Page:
The 5 types of ImposterAug 23, 2021
Imposter syndrome is that feeling inside that you're a total fraud, and you're going to be 'found out'. You can read more about what imposter syndrome is here. When we talk about imposter syndrome, we often think we either have it, or don't have it (research shows that 70% of people will get imposter syndrome at some stage in their career by the way). But it's more nuanced than that. There are actually 5 types of imposter: Perfectionist; Soloist; Natural Genius; Expert; Superhero. I'll go into those types in more detail below. If you want to know more about which type you are, you can take the quiz here.
The perfectionist is the type of imposter who doesn't accept mistakes. They set extraordinarily high standards for themselves (and for others!). If they make a mistake or other type of 'failure' they feel like a fraud. In order to prevent themselves from being exposed as a fraud, they engage in over-planning, over-preparing, and over-thinking.
The soloist imposter type likes to do things alone. They believe that if they get help then their successes and accomplishments are not their own. They refuse to ask for help, but interestingly, they also refuse help when it is offered to them.
The natural genius imposter type is someone for whom everything has always come very easily. This is someone who was perhaps very high performer in school, without really trying. Or had some early career success. They believe that things should be effortless, and come easily to them. If they don't, they feel like a fraud. For this reason, they are often reluctant to try new things.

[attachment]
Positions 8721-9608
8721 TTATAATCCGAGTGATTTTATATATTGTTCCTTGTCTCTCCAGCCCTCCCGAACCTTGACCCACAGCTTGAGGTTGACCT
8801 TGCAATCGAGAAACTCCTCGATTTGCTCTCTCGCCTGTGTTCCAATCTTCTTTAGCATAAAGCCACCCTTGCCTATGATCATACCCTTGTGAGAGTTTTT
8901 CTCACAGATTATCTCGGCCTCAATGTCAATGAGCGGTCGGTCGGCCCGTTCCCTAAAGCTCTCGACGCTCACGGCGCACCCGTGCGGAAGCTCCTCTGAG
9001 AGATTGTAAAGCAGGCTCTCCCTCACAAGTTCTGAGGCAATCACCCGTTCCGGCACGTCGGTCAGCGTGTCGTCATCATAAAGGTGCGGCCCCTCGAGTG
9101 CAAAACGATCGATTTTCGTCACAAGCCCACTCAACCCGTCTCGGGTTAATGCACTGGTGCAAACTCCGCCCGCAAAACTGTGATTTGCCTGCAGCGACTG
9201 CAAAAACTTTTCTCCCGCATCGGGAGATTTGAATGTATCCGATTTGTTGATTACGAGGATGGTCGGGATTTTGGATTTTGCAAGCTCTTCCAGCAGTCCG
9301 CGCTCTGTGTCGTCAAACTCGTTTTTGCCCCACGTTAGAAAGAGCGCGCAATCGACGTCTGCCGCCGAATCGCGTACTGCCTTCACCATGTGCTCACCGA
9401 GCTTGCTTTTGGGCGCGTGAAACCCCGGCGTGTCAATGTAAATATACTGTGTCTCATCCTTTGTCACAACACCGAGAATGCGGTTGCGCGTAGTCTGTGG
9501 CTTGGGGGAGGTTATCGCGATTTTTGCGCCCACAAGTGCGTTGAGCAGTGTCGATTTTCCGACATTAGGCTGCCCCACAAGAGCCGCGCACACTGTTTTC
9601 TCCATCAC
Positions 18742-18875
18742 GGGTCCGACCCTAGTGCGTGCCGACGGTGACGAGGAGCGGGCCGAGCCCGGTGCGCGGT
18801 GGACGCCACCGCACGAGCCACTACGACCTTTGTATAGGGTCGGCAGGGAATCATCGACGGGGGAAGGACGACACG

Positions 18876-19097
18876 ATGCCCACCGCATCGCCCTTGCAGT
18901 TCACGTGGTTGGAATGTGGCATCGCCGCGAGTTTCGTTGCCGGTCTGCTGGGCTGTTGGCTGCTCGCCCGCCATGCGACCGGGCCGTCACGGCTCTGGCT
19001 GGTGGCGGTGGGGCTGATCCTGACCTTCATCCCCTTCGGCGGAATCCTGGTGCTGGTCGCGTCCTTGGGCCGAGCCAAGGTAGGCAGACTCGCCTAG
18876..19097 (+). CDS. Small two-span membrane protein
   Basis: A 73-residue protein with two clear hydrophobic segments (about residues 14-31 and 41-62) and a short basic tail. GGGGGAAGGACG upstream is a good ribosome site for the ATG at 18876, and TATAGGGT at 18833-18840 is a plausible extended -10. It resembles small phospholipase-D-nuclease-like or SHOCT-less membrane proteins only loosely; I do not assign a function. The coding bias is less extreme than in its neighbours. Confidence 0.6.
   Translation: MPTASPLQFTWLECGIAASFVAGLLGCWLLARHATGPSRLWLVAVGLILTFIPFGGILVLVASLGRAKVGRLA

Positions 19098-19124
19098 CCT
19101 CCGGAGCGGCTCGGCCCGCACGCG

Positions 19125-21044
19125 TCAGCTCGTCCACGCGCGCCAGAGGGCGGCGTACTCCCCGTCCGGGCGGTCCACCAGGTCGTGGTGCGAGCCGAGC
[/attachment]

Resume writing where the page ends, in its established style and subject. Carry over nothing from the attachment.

The expert imposter type, ironically, doesn't like to be referred to as an 'expert'. To them, expert implies that they have all the answers, that they have reached a level where they know everything there is to know. If they are asked a question and they don't have the answer, they feel like a fraud. You'll find them constantly doing just 'one more course' or qualification.
The superhero imposter type wants to be good at EVERYTHING. It's not enough to be good in one area of your life - they want to be the perfect employee, manager, friend, partner, child, parent... If they're not successful at everything, they feel like a fraud.
Which type of imposter are you?
Having read the above types, which one(s) resonate most with you? Typically people relate to more than just one imposter type. For me, the perfectionist and soloist resonate most - something I have learned about and am working on! If you want to know more about which type you are, you can take the quiz here.
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